Duty in cases of threatened homelessness

Homelessness Reduction Bill – in the House of Commons at 11:00 am on 27 January 2017.

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Photo of Marcus Jones Marcus Jones Parliamentary Under-Secretary (Department for Communities and Local Government) (Local Government) 11:00, 27 January 2017

I beg to move amendment 1, page 5, line 32, at end insert—

“( ) But the authority may not give notice to the applicant under subsection (5) on the basis that the circumstances in subsection (7)(b) apply if a valid notice has been given to the applicant under section 21 of the Housing Act 1988 (orders for possession on expiry or termination of assured shorthold tenancy) that—

(a) will expire within 56 days or has expired, and

(b) is in respect of the only accommodation that is available for the applicant’s occupation.”

This amendment prevents a local housing authority from bringing the duty in section 195(2) of the Housing Act 1996 (inserted by clause 4) to an end after 56 days if the applicant has been given a notice under section 21 of the Housing Act 1988 that has expired or will within 56 days expire and which is in respect of the only accommodation that is available for the applicant’s occupation.

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With this it will be convenient to discuss the following:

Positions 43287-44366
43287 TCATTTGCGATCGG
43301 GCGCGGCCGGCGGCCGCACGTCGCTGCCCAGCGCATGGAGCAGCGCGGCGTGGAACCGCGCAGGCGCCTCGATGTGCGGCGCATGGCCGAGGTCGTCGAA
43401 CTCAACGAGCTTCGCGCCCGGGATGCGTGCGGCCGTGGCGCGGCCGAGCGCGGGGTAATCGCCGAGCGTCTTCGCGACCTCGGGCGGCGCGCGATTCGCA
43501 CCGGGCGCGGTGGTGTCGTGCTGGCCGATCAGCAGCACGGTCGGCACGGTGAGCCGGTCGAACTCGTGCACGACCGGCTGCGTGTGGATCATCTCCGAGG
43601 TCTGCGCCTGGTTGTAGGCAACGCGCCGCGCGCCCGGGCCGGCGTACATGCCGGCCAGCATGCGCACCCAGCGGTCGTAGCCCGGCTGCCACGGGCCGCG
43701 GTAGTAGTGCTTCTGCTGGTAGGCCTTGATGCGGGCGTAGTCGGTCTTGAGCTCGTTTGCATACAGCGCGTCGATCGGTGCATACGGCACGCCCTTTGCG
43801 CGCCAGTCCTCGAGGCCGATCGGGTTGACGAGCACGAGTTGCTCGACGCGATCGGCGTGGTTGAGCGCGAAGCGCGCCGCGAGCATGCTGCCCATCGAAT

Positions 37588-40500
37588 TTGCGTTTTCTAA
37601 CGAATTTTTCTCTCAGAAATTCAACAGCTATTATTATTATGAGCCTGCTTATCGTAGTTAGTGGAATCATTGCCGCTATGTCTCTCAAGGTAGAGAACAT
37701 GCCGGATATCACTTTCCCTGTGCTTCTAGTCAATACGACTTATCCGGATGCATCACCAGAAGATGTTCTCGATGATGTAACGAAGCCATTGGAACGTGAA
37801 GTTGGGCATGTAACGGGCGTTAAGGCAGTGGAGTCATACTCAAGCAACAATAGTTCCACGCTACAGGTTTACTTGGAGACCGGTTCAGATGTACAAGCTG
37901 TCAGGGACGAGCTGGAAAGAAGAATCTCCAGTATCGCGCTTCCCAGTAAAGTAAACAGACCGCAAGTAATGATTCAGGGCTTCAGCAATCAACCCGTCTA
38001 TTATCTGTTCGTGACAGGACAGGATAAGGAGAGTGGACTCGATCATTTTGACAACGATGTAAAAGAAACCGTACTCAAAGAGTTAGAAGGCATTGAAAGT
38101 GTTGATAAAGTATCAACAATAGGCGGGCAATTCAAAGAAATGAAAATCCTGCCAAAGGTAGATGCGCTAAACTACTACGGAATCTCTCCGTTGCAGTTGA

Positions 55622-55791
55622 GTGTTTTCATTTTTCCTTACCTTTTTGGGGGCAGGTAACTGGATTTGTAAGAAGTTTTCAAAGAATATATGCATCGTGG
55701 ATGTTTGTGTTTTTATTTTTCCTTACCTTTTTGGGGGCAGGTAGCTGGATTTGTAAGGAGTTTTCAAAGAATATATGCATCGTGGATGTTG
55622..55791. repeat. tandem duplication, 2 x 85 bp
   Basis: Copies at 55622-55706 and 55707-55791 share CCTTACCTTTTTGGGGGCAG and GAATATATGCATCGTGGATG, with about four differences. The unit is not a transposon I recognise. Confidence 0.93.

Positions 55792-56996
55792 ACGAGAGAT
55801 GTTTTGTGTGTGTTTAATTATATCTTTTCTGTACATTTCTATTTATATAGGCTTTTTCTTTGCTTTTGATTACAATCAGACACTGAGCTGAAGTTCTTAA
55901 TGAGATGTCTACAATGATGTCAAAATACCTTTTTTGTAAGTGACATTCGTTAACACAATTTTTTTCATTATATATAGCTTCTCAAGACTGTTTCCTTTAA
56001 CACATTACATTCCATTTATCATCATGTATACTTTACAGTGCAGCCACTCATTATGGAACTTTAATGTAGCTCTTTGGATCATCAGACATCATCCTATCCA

Government amendment 2, page 6, line 11, after “accommodation” insert—

“and, on the date of refusal, there was a reasonable prospect that suitable accommodation would be available for occupation by the applicant for at least 6 months or such longer period not exceeding 12 months as may be prescribed”.

This amendment provides that a local housing authority can only bring the duty in section 195(2) of the Housing Act 1996 (inserted by clause 4) to an end on the basis that the applicant has refused an offer of suitable accommodation, if on the date of the refusal there was a reasonable prospect that suitable accommodation would be available for 6 months or such longer period not exceeding 12 months as may be prescribed in regulations made by the Secretary of State.

Government amendment 3, page 6, line 22, at end insert—

“(9) The duty under subsection (2) can also be brought to an end under sections 193A and 193B (notices in cases of applicant’s deliberate and unreasonable refusal to co-operate).”

This amendment inserts, into section 195 of the Housing Act 1996 (inserted by clause 4), a reference to sections 193A and 193B of that Act (inserted by clause 7) under which the duty in section 195(2) can be brought to an end.

Government amendment 4, in clause 5, page 7, line 45, after “accommodation” insert—

“and, on the date of refusal, there was a reasonable prospect that suitable accommodation would be available for occupation by the applicant for at least 6 months or such longer period not exceeding 12 months as may be prescribed”.